Road Bikes vs. MTB’s – What’s the Difference
If you were to place an MTB and a Road bike one beside the other, you would find them almost the same as each other at a casual glance. You have two wheels connected with a frame that sports a seat on one side and leads to the handlebar on the other side. You have a bicycle chain that runs from the front wheel to the rear wheel, and you may not have a derailleur depending on your it is or not a geared bike.
What makes the bikes different are their components that will be unique to each of their riding style and terrain.
A road cycle is meant for riding on paved surfaces. It's all about speed. On the other hand, the MTB is built to withstand rough terrain and traverse uneven roads, off-roads, and trails.
The terrain and use of the bike make the Road bike and the MTB unique and distinct from each other. Let's explore these individual components
One can easily guess that the tyres for these two bicycles will be different and distinct since they are used for completely opposite types of riding surfaces. And the tyres are the only contact that your bicycle has to the riding surface. Tyres grip the surface they move on. But for a road bike, the surface is smooth, and since the bike, unlike motorized vehicles, does not travel at high speeds, you find that the treads are very light or non-existent.
But on the other hand, an MTB is used in off-road conditions, and there is a need for the tyres to dig in and grip the loose, maybe wet gravel and sand. So you would find deep treads for Mountain bike tyres.
Another thing that changes would be the tyre pressure required in Road bikes vs an MTB.Lower pressure is what an MTB would need to better grip or be hi-traction, unlike a road bike where a firm but thin tyre well inflated does not flatten on an asphalt surface. This ensures less surface area in contact with the road allowing it more speed and less friction.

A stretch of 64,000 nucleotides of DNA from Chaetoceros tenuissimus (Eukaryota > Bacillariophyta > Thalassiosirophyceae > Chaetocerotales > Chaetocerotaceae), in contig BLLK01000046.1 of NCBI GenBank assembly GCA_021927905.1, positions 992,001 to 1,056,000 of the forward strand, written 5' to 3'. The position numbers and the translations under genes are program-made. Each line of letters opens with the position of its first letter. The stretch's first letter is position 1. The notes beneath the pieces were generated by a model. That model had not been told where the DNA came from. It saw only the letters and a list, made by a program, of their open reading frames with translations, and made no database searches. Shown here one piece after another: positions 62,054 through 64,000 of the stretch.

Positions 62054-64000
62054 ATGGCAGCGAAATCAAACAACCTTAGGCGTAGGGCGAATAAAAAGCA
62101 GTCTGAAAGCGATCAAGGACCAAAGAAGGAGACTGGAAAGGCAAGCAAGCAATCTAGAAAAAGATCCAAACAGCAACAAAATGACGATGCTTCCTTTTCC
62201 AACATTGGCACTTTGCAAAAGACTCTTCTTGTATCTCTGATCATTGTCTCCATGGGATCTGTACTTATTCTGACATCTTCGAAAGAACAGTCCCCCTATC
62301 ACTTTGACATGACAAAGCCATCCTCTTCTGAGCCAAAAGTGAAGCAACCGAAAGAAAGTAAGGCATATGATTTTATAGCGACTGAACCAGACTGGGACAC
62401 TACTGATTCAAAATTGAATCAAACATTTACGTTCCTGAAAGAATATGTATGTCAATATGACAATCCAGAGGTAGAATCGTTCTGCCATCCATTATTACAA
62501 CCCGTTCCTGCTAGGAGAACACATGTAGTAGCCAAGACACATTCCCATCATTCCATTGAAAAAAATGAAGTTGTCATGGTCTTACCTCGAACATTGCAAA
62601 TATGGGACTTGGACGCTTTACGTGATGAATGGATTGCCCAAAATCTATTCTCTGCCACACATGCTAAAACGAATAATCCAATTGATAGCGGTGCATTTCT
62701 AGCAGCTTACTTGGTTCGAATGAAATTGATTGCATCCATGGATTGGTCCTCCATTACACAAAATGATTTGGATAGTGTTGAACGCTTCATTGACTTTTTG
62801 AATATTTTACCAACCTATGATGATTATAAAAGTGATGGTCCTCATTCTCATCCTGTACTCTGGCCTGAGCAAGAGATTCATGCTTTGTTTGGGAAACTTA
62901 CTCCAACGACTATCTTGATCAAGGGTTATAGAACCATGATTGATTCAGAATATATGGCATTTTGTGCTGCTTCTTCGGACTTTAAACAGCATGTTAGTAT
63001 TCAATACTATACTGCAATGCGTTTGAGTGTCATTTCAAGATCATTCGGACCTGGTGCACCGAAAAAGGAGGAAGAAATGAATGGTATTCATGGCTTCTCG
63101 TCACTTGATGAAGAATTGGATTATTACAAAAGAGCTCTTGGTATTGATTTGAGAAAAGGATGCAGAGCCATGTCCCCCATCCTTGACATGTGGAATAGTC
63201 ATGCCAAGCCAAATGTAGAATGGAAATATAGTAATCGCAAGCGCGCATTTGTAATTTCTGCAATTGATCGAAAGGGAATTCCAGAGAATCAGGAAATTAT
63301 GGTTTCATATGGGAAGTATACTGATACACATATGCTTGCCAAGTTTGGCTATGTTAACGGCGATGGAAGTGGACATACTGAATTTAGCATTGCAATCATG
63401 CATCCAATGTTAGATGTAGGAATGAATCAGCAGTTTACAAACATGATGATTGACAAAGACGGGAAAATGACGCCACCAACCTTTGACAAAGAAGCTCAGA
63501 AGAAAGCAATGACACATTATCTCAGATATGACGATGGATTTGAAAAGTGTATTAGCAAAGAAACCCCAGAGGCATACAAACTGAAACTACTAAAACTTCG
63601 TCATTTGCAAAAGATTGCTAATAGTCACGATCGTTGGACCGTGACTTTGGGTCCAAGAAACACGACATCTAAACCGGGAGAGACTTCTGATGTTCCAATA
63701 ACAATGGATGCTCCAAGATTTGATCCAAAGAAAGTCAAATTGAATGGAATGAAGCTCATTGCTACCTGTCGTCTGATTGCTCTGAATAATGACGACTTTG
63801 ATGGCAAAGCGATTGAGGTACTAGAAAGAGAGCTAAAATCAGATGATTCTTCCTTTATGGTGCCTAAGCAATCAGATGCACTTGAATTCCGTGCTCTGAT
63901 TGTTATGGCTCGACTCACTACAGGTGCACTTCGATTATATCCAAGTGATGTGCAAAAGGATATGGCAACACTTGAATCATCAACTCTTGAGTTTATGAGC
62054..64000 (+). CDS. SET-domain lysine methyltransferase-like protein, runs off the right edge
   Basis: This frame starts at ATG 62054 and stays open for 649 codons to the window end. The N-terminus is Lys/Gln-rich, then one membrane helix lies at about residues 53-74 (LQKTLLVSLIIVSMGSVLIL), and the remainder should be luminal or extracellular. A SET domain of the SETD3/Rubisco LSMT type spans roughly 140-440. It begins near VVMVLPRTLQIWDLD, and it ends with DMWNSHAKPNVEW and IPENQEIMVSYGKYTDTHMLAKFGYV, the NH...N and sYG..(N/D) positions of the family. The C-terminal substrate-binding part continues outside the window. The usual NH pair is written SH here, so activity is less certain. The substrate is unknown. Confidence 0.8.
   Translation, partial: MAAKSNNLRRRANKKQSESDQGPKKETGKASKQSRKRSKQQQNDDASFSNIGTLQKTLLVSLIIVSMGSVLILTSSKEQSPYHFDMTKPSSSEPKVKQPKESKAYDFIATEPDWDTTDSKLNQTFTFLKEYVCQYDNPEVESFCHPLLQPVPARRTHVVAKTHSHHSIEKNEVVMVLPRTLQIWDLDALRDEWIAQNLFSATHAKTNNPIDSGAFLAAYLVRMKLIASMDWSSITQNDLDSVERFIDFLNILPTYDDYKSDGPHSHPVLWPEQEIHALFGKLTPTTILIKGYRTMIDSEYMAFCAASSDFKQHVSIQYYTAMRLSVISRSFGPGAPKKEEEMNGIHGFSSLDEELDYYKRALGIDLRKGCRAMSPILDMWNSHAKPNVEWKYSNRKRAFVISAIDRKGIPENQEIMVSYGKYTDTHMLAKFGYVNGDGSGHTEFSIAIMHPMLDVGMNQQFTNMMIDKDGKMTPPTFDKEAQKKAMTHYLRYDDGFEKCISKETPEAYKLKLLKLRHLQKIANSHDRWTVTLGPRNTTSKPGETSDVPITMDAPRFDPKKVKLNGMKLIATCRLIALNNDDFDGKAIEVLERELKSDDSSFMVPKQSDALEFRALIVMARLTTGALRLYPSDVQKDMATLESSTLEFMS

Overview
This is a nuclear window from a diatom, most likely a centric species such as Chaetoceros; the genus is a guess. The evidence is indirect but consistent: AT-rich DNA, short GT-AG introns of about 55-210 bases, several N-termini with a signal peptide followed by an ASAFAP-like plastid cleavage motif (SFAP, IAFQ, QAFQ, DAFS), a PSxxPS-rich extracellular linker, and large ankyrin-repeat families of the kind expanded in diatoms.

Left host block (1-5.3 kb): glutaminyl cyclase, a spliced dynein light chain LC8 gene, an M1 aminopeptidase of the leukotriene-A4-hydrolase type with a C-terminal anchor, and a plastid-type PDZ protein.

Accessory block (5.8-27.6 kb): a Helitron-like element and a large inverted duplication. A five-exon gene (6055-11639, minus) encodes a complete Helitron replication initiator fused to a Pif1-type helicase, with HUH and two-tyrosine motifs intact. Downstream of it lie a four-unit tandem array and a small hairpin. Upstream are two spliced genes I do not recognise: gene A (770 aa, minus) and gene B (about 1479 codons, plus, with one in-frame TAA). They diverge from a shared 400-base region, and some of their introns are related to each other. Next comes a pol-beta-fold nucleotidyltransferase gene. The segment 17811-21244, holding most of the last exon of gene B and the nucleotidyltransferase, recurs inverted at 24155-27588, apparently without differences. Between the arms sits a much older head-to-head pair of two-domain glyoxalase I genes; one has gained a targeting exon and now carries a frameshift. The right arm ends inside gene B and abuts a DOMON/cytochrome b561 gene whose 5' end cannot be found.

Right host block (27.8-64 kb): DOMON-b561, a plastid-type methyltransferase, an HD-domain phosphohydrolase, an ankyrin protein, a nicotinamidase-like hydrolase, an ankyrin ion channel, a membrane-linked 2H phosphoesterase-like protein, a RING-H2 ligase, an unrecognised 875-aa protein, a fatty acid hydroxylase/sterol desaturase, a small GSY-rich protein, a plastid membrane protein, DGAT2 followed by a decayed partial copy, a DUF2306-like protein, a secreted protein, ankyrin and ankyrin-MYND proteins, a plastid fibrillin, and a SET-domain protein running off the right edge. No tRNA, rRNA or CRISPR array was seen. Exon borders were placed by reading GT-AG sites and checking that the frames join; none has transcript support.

The width of a Road bike tyre is mostly below 2" vs an MTB which would be 2" and above. Less tread, thinner contact patch, and higher pressures generally mean the Road bike tyres will roll faster, which is exactly what is needed.
Think about the scene of a bicycle race like the Tour de France and think about the rider's positions while cycling. They are bent forward, in a more horizontal position. This position allows more aerodynamics allowing the rider to bike at greater speeds, and since it lowers the center of gravity, it helps in cornering at fast speeds. The drop handles allow the rider to change from about three to five hand positions. This is a great versatility especially required for long races and provides relief to the rider.
On the other hand, MTB's use wide and flat handlebars, which offer the rider a single hand position and a comfortable upright riding position. The wide handle of the flat bar makes it easier to balance and maneuver on bumpy roads.
A bicycle's suspensions let the wheels move up and down so that they can absorb the shock from small bumps while ensuring that the tyres are in contact with the ground for better control.
For an MTB having great suspensions will be of utmost importance. So most mountain bikes sport suspensions. There are rigid MTBs with no suspensions, but a hardtail with front-only suspensions is more common than full with both front and rear suspension. It all depends on the terrain you ride, the more rugged, the more suspension is preferable.
Since road bikes are used on well-paved surfaces, there is no need, and they usually do not have suspensions. There are, however, some high-end Road bikes that offer a small amount of suspension.
4) Wheel Size
You will notice Road bikes wheels mentioned as 700c, where 700 is the diameter in mm that is approximately equal to 28 inches. The MTBs are primarily available in27.5," and 29". Essentially bigger diameter wheels roll more efficiently whilst smaller diameter wheels provide better handling. The tyre's width is also important. Simply put, the wider it is, the more it soaks up bumps, but the less efficiently it rolls.
The frames of an MTB and a Road bike are more or less similar. There are minor variations to give the MTB rider an upright riding position, perfect for handling unpaved terrain. The frame of a Road bike, on the other hand, is designed to give the rider a more stretched out and horizontal riding position which improves efficiency and aerodynamics
6) Weight of the bicycle
On average, a Road bicycle is considerably lighter than an MTB. Road bikes are made from the lightweight material, have thinner wheels and tyres. An MTB is designed to be sturdier with wider wheels and tyres and may be made from steel or carbon steel.
Now that you are aware of the distinct differences between a Road Bike and MTB components, you can make a more educated choice when choosing your own bicycle. Do visit Ninety One online to select from the highly-rated MTBs and Road Bikes.
What are your thoughts on the differences between a Road Bike and an MTB? Please share by adding to the comments box below.
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